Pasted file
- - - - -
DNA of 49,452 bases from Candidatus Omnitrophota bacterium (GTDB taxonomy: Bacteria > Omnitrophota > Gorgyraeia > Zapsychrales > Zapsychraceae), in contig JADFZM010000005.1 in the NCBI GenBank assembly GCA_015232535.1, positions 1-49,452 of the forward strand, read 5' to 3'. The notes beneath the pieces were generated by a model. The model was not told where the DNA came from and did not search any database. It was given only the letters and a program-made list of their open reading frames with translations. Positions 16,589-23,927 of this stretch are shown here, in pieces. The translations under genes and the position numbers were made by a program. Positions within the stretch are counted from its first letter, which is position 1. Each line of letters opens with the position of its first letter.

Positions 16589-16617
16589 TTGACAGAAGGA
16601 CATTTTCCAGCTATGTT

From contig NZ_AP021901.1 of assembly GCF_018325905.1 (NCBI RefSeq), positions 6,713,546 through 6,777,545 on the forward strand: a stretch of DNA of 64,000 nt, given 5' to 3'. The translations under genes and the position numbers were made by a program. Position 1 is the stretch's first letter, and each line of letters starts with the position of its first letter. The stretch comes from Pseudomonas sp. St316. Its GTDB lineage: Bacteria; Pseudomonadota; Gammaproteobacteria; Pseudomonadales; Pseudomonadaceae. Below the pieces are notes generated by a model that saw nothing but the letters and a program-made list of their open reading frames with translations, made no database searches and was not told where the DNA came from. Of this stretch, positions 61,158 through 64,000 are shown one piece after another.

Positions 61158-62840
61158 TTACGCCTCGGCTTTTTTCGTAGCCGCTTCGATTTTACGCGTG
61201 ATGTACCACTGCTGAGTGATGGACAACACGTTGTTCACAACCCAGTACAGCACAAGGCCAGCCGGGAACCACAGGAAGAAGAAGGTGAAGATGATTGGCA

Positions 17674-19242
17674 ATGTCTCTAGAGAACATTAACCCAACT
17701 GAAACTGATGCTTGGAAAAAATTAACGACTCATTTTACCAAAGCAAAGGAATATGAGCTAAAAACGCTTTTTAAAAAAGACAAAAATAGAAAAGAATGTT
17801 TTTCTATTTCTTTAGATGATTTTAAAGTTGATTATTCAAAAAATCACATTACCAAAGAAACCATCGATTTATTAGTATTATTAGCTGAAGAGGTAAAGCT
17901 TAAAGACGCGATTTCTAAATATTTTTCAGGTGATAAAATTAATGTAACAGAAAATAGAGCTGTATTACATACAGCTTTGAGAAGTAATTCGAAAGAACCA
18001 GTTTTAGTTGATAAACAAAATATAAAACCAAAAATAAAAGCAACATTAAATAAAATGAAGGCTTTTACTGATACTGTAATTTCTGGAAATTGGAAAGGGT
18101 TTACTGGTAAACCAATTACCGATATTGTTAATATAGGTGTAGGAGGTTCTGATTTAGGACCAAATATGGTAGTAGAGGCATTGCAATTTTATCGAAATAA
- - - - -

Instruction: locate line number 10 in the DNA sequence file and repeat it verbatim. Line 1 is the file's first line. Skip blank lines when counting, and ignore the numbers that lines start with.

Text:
17674 ATGTCTCTAGAGAACATTAACCCAACT